Where does a firstborn girl fit in a world dominated by men?
When Tiadone was born, her parents had two choices: leave their daughter outside the community to die in the wilds, or raise her as male and force her to suppress all feminine traits. Now, as the first female living as male in her village, Tiadone must prove her father didn’t make a mistake by letting her live.
As her male initiation approaches, Tiadone knows every eye in the community is on her. She desperately wishes to belong and finally be accepted. But at every step, traditional feminine gifts and traits emerge, and the bird she’s been twined with is seen as a sign of evil.
Worse, a Tiadone completes her rites, she finds she is drawn to her male best friend. Confused and desperate, Tiadone tries to become what she must be while dealing with what she indeed has become: a young woman who may be able to stand up to her despotic rules and uncover her real purpose in life.
When I originally started reading this book, I found myself not liking it. The language was odd, the world wasn’t greatly explained and then there was the whole declared male thing because female children aren’t allowed to be the first born in the family. But then, as I kept reading, I got really in to it. Now, it is slightly clichéd in that a girl falls for her boy best friend but it’s immersed in the struggles of being a declared male, the oppression of the rulers and the need to carry out the tradition of living by the cliffs.
What? Cliffs? I’m getting ahead of myself slightly. This race, the R’tan, have a connection with the Rapion birds that live in the cliffs beside their village. When they are born, they offer up the baby’s placenta in exchange for an egg. The egg stays with them all through their lives and when they hatch they must care for the bird until they are old enough and big enough to fend for themselves with the rest of their kind. And the birds make no sound – they have no song and they do not cry out.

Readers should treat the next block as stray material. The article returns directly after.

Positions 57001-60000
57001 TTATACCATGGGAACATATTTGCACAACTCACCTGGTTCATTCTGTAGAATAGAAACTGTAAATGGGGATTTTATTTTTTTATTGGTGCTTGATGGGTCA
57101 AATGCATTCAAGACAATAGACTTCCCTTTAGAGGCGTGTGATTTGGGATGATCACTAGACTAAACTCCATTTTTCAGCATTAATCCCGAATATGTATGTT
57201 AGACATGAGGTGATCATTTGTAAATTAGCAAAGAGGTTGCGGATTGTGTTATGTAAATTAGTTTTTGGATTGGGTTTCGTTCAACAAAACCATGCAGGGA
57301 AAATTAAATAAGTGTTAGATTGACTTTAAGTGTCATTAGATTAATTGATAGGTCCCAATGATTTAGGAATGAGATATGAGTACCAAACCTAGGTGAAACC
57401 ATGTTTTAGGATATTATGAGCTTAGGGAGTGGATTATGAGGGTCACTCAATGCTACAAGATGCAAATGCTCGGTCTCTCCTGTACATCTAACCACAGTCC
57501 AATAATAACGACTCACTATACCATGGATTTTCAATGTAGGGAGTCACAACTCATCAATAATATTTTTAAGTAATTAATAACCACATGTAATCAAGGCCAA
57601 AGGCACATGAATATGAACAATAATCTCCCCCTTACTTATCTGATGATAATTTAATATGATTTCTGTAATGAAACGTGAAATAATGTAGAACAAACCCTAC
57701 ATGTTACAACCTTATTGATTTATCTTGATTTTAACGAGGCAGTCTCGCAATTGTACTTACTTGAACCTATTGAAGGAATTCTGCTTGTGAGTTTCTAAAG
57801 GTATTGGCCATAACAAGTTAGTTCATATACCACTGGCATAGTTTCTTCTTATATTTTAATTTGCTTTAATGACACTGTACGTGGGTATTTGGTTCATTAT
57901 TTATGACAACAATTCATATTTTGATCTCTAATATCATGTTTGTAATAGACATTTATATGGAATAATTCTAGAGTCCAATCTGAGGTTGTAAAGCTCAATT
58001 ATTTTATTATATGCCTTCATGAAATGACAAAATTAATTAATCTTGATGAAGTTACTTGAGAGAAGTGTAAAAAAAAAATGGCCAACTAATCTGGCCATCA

For Tiadone, he has been living as a boy his whole life. But, Tiadone was born a girl. He represses all his female urges and wishes desperately to not have these strange feelings towards his friend. When his Rapion egg hatches and bonds with him, he is thrilled – it has accepted his status as a male and it will prove him to his village. And then, his Rapion sings.
Tiadone becomes an outcast, his best friend walks away from him and he makes his way out to the traditional guarding post of the Perimeter in the valley of deserts by himself. Arriving late, he finds himself ostracised for his singing Rapion and paired up for duty with Ratho, his best friend, who still wants nothing to do with him. A series of events leads Tiadone to find his faith in the forbidden Creator Spirit which their oppressors, the Madronians, have replaced with their own religion. It also brings him Ratho, who sees Tiadone as both the declared male and the women he is. Bad luck strikes Ratho however, and he must return to the village before he can fully complete his year long service at the Perimeter.
For Tiadone, life becomes more and more confusing. He has been having visions, something that only females have. He sees his face turning his back on the Creator Spirit and the birth and rejection of his baby sister. Unable to stand that his father won’t declare her male like he did to Tiadone, once Tiadone is freed from Perimeter duty, mere hours after his sister is born, he decides to take his life into his own hands and does as he wishes his father had done – he leaves. Tiadone removes the amulet that declares him male and accepts the femininity that she has been pushing down. She finds her sister on the scree and vows to make a new life for them in the neighbouring lands.
To be honest, at the end I was left with a feeling of ‘that’s it?’ The idea is an excellent one and I have certainly never read a book like it before and did enjoy it.
This is a very unique book and I can’t really recommend anything similar to it from the books that I’ve read. If you like thought provoking books, I think you’ll enjoy this book.
I have given this book a 3/5🌟